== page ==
1. “Before that, I never realized how weird it is that we have whole genres of entertainment that rely on activating an adrenaline response (horror, action, suspense). And people consume them because this is fun.”

              We also have things like thrill rides at amusement parks, bungee jumping, sky diving, hang gliding, extreme mountain climbing, motorcycles, ATVs and all sorts of of other fast motorized things. Lots of people like an adrenaline rush.


              1. Yes! I used to love roller coasters, too! I think adrenaline is like an emotional key. When there is nothing bad for that key to unlock, maybe it’s fun to open up that box, pretending there is a monster in there. Whee! What a rush! Just like when Dad used to toss us up in the air.

                But now, there is a real monster in the box, and unlocking it isn’t fun anymore.

                Does it work this way for other people?


    3. “put bat wings in a cauldron and I’m out of here!” -> :)))
      I don’t mind fantasy in principle, but I never read it because it is usually very boring and one-dimensional.
      I read several books of the Harry Potter series to find out what the hype is about and kept waiting for them to improve, but they didn’t. I detest books with a protagonist that is oh-so-misunderstood, brooding, sad, and yet so incredibly special, gifted, respected, popular (and all of this, as far as I understood, just by birth, like nobility). It seems to just very dumbly play with people’s narcissistic desires.
      I can excuse this for children, although I would probably not have liked them even as a child. And I deeply disrespect adults who like those books.
      Good for you Clarissa that you are spared having to read them with Klara, there are so00 many better novels for children!


  3. I’ve always said Gen X doesn’t get Harry Potter. It’s not a girl thing or a boy thing, it’s a Millennial thing. When I was young, every child my age read and enjoyed these books, even children who never read for pleasure at all. They were a phenomenon, not just a book series. Not that children can’t enjoy them now, but the culture has changed and they no longer have the same value or impact. But for those who grew up with them, they are a landmark.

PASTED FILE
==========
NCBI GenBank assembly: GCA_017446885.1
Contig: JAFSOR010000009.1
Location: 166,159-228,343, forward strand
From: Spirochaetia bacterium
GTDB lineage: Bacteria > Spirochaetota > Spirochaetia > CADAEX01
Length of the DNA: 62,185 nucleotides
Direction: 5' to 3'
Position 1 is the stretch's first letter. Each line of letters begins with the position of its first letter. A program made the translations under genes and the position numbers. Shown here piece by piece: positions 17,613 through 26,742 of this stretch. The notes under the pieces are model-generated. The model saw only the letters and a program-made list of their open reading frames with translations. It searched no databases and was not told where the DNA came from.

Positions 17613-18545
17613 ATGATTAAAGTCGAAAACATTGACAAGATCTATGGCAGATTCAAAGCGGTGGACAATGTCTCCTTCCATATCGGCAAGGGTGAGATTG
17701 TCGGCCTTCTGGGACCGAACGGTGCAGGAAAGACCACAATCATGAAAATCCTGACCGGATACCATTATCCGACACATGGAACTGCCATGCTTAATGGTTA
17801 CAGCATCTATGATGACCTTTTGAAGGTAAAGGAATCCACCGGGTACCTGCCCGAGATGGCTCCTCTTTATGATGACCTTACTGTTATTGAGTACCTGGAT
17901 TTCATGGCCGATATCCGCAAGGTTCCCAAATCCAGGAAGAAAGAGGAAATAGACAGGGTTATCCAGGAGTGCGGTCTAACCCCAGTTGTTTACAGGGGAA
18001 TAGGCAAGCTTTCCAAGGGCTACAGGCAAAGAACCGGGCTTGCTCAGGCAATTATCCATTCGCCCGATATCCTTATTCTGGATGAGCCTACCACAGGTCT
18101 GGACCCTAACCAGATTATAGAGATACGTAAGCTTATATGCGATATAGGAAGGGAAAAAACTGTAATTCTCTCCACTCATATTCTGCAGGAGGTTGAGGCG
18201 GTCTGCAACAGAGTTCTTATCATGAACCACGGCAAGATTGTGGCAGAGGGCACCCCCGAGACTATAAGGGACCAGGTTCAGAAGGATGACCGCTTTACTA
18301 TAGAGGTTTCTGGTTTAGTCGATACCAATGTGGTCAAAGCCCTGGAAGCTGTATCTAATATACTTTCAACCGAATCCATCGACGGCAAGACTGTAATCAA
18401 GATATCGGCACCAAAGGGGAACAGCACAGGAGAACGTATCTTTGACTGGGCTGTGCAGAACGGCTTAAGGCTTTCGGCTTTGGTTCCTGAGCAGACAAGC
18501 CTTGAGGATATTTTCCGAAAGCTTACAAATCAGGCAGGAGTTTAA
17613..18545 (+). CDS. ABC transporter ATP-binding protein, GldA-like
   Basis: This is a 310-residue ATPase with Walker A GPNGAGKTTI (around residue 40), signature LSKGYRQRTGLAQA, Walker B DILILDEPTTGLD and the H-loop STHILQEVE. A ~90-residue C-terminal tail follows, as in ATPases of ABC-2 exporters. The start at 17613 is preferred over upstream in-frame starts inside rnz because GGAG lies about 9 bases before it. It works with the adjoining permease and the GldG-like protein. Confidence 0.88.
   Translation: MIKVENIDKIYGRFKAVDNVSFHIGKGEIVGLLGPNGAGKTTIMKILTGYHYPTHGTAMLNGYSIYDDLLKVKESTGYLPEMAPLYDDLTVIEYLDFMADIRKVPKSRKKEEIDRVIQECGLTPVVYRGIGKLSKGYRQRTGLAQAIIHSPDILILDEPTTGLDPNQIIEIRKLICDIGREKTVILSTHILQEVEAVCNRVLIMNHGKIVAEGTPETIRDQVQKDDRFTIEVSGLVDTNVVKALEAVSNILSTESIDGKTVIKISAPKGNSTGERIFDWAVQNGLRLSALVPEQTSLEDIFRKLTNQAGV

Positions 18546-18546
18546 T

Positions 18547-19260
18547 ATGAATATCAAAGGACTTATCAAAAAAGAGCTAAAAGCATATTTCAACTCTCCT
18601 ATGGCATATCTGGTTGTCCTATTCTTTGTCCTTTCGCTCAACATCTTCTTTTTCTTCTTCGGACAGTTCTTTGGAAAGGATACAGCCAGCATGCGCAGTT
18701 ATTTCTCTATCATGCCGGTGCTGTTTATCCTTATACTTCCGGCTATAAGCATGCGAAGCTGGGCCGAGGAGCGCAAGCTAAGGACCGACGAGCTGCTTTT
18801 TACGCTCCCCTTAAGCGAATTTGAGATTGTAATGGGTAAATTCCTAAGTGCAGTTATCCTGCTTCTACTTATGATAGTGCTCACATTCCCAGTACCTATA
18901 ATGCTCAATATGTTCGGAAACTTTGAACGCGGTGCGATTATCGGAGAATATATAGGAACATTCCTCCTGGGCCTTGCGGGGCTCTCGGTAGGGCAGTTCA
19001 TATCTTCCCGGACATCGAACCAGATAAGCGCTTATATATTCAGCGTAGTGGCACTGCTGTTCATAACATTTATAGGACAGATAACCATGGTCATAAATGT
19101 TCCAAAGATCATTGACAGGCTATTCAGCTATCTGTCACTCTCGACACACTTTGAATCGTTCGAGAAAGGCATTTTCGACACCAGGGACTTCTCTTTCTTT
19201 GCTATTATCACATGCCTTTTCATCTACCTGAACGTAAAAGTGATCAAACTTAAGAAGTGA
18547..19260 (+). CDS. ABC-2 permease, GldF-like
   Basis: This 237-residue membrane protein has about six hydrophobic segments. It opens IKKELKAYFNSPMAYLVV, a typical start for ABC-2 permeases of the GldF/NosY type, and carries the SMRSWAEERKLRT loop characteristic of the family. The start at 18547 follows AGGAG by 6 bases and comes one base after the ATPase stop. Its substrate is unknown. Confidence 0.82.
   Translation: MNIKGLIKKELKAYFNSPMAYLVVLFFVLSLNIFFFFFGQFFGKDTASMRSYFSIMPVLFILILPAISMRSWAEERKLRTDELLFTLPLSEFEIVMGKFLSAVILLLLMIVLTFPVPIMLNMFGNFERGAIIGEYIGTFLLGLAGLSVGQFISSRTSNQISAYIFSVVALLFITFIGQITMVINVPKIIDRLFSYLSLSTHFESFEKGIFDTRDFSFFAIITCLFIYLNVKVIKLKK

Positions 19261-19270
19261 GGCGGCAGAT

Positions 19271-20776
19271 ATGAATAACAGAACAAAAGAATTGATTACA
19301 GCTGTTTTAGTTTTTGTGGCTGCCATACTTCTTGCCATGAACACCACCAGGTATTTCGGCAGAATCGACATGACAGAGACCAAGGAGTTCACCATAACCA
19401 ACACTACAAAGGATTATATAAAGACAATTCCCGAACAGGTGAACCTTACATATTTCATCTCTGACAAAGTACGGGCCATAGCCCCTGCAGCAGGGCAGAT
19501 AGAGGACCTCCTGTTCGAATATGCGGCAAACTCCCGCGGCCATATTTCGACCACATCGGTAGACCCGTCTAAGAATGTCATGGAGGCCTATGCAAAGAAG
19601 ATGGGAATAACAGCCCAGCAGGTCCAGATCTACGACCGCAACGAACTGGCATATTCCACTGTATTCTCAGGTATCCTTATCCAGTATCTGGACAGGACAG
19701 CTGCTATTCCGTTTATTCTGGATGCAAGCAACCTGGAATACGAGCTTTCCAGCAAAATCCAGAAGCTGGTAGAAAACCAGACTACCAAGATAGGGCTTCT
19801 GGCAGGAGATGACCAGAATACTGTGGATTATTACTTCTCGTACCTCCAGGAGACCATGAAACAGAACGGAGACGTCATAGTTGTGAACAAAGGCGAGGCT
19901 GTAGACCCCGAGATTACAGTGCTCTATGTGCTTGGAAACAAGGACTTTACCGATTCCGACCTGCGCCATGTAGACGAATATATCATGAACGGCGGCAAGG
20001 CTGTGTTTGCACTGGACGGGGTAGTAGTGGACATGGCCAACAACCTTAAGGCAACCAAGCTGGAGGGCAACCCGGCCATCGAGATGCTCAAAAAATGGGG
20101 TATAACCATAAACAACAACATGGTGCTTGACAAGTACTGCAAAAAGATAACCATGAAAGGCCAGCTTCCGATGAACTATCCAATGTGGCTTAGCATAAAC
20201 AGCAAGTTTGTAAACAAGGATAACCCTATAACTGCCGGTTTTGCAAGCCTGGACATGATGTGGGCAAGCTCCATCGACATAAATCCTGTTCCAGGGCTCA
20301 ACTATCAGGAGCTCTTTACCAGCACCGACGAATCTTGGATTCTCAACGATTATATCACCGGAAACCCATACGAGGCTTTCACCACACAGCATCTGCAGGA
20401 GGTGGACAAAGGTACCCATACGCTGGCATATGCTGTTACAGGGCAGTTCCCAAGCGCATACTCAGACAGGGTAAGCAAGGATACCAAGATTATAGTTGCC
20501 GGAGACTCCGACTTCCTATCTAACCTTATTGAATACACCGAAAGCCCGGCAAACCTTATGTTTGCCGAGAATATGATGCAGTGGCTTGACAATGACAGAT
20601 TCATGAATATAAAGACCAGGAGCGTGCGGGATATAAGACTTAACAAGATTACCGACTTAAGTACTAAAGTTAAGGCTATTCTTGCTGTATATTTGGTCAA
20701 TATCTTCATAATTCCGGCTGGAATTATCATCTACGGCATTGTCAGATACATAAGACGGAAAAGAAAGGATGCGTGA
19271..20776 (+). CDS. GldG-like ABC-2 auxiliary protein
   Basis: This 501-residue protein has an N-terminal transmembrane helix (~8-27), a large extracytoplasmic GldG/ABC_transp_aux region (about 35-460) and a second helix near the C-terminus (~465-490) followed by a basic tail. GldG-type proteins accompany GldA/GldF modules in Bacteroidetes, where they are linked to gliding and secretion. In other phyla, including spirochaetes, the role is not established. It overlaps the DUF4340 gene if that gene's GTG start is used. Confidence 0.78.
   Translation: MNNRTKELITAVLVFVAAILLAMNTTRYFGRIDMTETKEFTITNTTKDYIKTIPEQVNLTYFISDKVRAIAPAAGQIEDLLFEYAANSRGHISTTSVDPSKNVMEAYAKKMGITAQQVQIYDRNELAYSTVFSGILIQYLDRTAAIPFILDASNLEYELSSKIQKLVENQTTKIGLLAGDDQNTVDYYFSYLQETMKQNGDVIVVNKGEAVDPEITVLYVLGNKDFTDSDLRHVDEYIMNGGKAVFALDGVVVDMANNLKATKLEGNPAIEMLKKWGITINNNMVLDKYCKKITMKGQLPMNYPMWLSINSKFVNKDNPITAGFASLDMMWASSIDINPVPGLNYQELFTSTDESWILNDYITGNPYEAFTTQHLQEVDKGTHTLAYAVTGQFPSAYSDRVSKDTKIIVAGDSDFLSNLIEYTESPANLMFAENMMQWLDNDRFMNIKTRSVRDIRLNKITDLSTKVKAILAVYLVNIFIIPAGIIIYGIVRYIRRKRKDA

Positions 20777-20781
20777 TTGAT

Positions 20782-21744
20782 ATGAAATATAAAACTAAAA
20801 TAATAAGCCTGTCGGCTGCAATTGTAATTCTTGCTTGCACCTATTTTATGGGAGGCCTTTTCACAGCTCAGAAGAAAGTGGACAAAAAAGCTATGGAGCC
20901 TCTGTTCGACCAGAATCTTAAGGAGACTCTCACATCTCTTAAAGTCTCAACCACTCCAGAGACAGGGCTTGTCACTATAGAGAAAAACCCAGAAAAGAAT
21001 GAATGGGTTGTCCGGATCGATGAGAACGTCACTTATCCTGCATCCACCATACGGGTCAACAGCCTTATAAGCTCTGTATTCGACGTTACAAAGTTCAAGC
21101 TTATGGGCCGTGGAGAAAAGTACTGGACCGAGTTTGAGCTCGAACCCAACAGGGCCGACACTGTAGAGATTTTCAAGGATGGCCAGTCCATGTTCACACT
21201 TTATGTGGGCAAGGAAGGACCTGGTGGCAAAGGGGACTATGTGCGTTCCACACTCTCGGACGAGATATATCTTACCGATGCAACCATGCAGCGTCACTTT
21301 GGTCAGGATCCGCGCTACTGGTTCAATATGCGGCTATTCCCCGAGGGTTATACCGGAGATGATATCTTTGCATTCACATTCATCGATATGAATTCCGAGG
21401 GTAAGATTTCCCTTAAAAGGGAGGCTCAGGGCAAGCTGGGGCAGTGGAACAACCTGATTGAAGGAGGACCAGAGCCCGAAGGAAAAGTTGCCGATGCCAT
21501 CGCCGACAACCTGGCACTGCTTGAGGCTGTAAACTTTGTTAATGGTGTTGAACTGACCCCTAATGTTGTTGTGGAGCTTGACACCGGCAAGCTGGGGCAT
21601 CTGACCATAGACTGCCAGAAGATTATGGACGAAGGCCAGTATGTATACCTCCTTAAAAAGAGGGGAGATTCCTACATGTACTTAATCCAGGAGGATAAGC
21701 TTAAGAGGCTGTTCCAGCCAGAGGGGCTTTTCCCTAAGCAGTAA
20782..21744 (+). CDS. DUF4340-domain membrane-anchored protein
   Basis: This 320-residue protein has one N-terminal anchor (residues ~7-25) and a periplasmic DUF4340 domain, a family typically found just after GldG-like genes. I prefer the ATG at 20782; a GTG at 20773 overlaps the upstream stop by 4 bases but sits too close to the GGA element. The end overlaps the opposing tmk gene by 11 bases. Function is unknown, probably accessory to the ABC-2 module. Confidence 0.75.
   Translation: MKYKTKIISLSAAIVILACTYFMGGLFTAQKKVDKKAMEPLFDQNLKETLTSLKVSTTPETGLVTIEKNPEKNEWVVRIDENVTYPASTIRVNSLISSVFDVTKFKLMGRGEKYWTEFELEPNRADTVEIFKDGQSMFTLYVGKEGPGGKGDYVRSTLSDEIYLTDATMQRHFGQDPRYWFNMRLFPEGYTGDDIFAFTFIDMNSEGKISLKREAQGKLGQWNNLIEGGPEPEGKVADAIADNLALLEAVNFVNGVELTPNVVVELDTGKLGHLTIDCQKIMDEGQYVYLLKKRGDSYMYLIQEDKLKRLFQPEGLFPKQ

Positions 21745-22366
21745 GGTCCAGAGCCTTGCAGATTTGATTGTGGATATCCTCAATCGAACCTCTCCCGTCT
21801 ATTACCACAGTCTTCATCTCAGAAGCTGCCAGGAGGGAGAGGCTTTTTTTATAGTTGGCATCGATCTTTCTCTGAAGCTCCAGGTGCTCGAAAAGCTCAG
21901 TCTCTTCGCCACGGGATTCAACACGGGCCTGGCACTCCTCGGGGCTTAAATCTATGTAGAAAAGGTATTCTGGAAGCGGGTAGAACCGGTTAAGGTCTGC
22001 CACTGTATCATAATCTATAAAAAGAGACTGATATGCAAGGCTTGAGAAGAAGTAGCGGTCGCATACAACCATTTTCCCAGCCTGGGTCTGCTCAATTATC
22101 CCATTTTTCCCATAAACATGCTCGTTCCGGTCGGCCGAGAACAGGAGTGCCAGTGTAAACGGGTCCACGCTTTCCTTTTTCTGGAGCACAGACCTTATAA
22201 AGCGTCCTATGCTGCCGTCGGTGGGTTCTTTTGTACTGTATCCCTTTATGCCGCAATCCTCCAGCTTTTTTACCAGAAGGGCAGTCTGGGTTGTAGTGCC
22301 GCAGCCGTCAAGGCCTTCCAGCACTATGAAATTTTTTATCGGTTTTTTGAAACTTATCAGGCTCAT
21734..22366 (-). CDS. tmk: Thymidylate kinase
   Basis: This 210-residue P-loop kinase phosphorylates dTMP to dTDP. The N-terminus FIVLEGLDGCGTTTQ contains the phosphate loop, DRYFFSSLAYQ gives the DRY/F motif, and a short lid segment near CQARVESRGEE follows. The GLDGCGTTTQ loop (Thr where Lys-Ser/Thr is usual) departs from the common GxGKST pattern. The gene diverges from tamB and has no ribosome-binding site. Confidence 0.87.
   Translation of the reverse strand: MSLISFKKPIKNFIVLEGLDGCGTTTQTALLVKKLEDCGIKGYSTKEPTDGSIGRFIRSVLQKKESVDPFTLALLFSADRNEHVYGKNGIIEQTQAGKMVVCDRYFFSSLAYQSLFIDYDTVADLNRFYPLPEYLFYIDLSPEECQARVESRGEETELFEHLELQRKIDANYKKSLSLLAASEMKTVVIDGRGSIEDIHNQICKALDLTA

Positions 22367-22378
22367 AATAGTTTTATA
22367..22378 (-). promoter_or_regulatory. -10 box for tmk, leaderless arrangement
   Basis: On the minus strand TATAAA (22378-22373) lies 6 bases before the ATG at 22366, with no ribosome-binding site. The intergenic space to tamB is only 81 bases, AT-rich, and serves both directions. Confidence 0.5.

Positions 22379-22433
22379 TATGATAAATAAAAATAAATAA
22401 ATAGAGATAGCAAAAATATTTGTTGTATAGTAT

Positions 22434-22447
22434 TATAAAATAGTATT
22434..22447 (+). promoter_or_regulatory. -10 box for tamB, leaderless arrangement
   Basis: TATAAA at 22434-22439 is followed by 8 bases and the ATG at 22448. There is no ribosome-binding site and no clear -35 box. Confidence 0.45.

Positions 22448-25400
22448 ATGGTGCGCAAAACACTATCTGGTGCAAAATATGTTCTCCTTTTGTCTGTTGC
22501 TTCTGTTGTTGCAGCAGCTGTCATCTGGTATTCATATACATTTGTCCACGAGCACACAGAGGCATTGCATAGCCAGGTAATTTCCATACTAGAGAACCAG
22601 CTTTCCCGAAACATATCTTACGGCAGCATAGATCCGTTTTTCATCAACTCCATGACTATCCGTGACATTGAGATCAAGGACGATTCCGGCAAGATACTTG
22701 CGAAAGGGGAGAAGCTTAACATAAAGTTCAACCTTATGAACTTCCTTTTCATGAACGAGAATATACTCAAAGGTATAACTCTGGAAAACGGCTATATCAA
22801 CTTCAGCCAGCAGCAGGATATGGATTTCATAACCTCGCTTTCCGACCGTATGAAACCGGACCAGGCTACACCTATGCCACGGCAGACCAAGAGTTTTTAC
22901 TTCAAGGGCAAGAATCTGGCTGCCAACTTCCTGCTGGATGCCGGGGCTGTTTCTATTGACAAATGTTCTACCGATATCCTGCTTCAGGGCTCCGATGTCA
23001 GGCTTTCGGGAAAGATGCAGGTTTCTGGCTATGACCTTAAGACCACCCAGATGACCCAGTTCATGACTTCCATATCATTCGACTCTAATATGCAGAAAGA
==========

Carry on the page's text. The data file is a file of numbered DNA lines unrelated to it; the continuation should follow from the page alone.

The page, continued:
Liked by 1 person

    1. “Harry Potter. It’s not a girl thing or a boy thing, it’s a Millennial thing”

      I think that’s a very valuable insight, one of the few I’ve heard about HP.


    2. I thought it would have depended on whether you have anything resembling British boarding schools in your culture. The movies were huge in Japan. Maybe that says something about the Japanese school system.


      1. “whether you have anything resembling British boarding schools in your culture”

        I remember long ago reading that the first book at any rate was a pretty standard school novel, a genre familiar to younger British readers (they might be a different name for them) even down to points like the protagonist discovering an affinity for the school sport.
        The US has nothing like the boarding school system in the UK so American readers found the setting exotic beyond the magic while the appeal for British readers was the way it tweaked a very familiar format.